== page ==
Licences would have to be frozen, or even removed, to curb capacity and limit access to the fishery, and ‘technical creep’ also needed to be brought into the equation.
Introducing quotas was a possible way to manage the sector, with possible community ownership of quotas.
Co-management of the sector by the industry with the authorities was seen as important, as was greater involvement of scallop vessels in data gathering.
Displacement effects were a cause of concern, and it was pointed out that some vessels in the sector are 100% dependent on scallops.
Delegates pointed out that reduction of catching capacity would inevitably mean there would be ‘winners’ and ‘losers’ – those who were able to continue in the scallop fishery, and those who had to leave.
The usual method of allocating fishing rights was through track records in the fishery, but there were other ways to do this. But whatever method was devised to determine who could stay in the fishery, it would be necessary to find ways to enable those who had to leave to sell their rights to those who remained. This was ‘a really crucial question’.
It was suggested that tradeable fishing rights were one possible way in which the fishery could be managed, but it was stressed that lessons had to be learned from the way the system operated in the whitefish sector, to avoid concentration in too few hands.
This led to debate on how to manage displacement of effort. It was pointed out that the problems in the scallop sector arose, to a large extent, because effort had been displaced into the fishery from other more tightly regulated fisheries, as catching opportunities in those fisheries reduced.
If the scallop sector became more tightly regulated and fishing opportunities and capacity were reduced, this fishing effort would be displaced to other fisheries, putting pressure on them in turn. Similar effects had been seen in the shellfish and whelk fisheries.
Management of the scallop sector could not be looked at in isolation from overall fisheries management.
The conference discussed the need to improve the scientific assessment of stocks, but also the difficulties of achieving this, and the need for more resources.
Scallop aggregations were numerous and occurred over huge sea areas, and it was not possible to assess every single scallop stock. Scallop stock assessments were also more difficult than those for whitefish, because they tended to have strong recruitment ‘spikes’ every five or 10 years.
Marine Scotland scientist Lynda Blackadder, who is chair of the ICES Scallop Working Group, said that more collaboration was needed between scientists and the industry. It was pointed out that scallop surveys were taking place in the English and Bristol Channels and in the North Sea, with the charters of the vessels involved being funded by the scallop sector. This was ‘a new way of doing science in the UK’, said Hazel Curtis.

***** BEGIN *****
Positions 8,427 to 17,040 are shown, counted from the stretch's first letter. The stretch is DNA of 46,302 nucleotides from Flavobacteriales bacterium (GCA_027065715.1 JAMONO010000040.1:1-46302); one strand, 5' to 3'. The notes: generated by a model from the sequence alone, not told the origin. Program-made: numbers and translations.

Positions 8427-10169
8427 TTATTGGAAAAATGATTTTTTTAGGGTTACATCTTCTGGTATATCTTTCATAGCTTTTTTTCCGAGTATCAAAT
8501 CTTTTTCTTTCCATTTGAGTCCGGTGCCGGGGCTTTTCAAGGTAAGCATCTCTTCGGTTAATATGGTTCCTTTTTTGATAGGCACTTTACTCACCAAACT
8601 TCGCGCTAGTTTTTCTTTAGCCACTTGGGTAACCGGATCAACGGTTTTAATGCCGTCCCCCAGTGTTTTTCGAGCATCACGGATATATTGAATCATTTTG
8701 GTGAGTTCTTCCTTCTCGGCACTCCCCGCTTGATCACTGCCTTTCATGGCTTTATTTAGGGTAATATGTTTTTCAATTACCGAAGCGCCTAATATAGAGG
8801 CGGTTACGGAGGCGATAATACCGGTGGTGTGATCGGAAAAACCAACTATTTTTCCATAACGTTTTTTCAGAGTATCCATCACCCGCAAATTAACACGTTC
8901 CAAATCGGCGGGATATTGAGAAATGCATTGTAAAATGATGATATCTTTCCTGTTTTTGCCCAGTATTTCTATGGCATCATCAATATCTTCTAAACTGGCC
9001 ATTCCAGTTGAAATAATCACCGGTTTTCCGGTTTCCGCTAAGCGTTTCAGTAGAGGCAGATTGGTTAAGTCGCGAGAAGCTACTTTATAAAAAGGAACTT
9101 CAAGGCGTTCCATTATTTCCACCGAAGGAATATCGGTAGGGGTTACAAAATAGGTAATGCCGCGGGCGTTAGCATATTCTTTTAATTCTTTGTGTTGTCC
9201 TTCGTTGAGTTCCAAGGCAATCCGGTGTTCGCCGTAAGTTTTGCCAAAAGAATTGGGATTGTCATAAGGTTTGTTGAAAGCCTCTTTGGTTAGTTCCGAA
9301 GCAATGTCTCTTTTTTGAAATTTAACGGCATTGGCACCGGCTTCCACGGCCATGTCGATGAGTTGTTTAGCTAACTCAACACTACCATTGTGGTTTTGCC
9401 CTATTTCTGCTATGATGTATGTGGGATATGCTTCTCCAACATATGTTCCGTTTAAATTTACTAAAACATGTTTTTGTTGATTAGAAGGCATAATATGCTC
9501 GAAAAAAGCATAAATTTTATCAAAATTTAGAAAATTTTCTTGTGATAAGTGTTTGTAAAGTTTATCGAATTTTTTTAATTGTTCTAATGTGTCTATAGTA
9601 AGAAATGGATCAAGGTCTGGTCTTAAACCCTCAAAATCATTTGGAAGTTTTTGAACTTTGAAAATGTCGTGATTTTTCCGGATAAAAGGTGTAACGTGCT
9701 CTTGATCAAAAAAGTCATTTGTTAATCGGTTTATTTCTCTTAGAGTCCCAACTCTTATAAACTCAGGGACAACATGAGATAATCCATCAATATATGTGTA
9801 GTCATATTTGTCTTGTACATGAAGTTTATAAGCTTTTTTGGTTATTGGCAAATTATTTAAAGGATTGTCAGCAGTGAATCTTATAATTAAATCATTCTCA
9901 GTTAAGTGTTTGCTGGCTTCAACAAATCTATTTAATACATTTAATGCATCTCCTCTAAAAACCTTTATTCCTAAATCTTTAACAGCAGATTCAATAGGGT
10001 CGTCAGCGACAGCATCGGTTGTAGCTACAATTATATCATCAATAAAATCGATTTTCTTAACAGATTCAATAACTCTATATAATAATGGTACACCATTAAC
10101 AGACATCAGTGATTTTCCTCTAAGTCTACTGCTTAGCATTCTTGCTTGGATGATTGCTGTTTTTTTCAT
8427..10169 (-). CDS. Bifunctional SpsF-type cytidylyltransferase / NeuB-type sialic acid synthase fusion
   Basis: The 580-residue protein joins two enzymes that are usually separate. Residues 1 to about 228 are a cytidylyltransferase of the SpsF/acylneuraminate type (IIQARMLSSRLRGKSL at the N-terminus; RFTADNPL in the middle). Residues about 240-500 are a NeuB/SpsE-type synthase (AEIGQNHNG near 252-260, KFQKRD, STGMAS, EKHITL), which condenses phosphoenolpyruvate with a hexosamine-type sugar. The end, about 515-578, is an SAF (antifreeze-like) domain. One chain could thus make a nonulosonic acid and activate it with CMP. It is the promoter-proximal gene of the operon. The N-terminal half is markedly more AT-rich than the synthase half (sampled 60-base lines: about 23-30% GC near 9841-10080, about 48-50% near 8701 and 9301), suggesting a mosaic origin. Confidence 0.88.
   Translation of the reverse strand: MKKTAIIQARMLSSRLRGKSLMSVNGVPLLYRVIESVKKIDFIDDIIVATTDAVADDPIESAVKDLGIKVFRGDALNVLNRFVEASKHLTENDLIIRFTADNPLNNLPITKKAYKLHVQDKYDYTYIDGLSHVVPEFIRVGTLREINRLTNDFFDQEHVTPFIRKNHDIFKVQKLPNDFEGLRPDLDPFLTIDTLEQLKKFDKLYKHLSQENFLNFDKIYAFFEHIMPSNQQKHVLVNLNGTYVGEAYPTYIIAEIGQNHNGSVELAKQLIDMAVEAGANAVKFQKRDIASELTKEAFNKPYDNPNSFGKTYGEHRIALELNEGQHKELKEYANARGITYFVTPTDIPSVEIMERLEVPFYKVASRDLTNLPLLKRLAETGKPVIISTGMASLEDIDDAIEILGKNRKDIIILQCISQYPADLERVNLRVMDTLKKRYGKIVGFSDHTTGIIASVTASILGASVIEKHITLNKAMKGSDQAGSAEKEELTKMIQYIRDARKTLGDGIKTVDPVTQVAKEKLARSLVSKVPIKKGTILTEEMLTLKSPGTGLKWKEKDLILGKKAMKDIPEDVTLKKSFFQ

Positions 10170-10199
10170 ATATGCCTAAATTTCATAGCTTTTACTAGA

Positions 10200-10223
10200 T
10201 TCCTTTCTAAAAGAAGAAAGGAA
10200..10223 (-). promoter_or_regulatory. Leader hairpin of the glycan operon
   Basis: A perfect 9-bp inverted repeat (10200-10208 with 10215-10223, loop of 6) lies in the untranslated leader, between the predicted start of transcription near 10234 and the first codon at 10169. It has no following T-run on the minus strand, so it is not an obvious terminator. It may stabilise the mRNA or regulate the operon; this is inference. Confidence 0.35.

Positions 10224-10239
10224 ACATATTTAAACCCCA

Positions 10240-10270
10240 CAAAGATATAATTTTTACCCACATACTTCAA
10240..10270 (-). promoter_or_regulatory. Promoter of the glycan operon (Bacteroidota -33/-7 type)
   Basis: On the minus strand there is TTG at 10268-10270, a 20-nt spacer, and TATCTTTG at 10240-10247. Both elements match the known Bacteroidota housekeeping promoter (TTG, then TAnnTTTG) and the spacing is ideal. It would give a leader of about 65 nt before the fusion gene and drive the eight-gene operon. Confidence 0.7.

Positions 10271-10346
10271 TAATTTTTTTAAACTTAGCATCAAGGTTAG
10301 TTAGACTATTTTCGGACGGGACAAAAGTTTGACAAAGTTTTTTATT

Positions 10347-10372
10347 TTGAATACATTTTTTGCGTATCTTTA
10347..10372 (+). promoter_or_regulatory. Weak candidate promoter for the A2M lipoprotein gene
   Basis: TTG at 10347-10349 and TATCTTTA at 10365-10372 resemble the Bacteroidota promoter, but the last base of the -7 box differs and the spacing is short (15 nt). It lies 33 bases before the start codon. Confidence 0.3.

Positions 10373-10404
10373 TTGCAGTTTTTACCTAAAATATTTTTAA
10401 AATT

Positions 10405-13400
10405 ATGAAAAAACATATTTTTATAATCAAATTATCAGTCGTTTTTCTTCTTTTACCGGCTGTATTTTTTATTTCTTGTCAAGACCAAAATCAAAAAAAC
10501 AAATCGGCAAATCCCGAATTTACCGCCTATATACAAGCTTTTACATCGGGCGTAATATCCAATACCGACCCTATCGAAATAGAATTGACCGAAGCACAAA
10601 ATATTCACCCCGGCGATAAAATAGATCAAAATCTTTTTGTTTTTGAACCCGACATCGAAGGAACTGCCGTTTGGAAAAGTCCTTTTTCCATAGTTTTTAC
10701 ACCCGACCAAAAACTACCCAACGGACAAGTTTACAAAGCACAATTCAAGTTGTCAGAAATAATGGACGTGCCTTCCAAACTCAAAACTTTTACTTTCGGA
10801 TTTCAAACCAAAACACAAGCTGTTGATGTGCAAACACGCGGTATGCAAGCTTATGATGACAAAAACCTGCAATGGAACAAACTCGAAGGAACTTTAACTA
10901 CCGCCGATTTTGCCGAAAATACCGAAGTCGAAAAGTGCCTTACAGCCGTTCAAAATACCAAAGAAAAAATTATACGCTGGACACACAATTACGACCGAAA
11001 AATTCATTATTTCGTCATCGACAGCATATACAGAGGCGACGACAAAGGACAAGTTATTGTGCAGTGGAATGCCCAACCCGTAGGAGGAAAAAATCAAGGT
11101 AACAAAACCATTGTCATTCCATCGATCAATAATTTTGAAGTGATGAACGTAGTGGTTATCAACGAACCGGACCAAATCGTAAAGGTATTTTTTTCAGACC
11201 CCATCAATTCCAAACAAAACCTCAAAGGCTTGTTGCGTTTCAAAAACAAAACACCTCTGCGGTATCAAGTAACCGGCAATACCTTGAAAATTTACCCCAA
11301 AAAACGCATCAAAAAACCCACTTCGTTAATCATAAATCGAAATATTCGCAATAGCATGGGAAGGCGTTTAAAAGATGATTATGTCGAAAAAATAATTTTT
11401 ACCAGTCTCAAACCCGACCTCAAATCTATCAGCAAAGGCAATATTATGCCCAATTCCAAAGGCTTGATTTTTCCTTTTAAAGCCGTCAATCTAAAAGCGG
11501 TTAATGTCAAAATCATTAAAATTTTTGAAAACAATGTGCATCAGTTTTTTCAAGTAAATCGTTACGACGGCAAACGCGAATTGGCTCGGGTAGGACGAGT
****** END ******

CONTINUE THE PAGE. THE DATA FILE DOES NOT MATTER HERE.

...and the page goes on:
Jim Portus said that the industry now recognised the need for better data for stock assessments, but it was ‘a few years behind the curve’, and he wished it had stepped up earlier.
Lynda Blackadder said there were not the money or resources to devote to more scallop assessments, and that they were forced to prioritise.
It was stressed that action is urgently needed to protect stocks. It could not be put off until better data and stock assessments were available, which would take a long time. Using the ‘precautionary approach’ would be a good first step.
The conference also considered the pressures on the scallop fishery from environmentalists, who complain that dredging can never be a sustainable fishing method because it damages the seabed and marine flora and fauna.
It was pointed out that some opponents of dredging, and some consumers, argued that scallops should only be hand-caught by divers. Consumer concerns could be addressed by applying for MSC accreditation, and by reducing the ‘footprint’ of the fishery.
Jim Portus said that the sector must ensure that habitats are protected, and that stocks are sustainable, and that the scallop sector’s detractors should not be allowed to have too much influence on policies and management. The industry’s responses to them should be ‘proportionate’ and ‘appropriate’. He also pointed out that fishermen will move away from scallop areas when they become uneconomic to fish, rather than when they are biologically fished out.
A working group of the SICG was due to meet very soon after the conference, to discuss the ideas and views raised, and how they could be taken forward to develop a new management regime for the sector.
Event organisers: ‘Very positive feedback’
The conference organisers said they were ‘thrilled’ with how the event turned out, and that feedback had been ‘very positive’.
A spokesperson said: “We achieved clear consensus, from delegates and experts from a wide range of stakeholders, on the need for change. The conference significantly advanced the discussion on potential management approaches, including inshore and offshore management, freezing latent capacity, and the exploration of TAC and rights-based systems.
“There is clearly a lot of work ahead for the UK industry, but we are encouraged by the desire for co-management of these valuable fisheries and collaborative evidence-gathering initiatives. It is important that progress is made now. Scallops are the third most economically important stock in UK waters, and the most important in English waters.
“As we face a change in fisheries management arrangements through Brexit, the removal of the CFP and a new fisheries bill, the opportunity to initiate change is now.”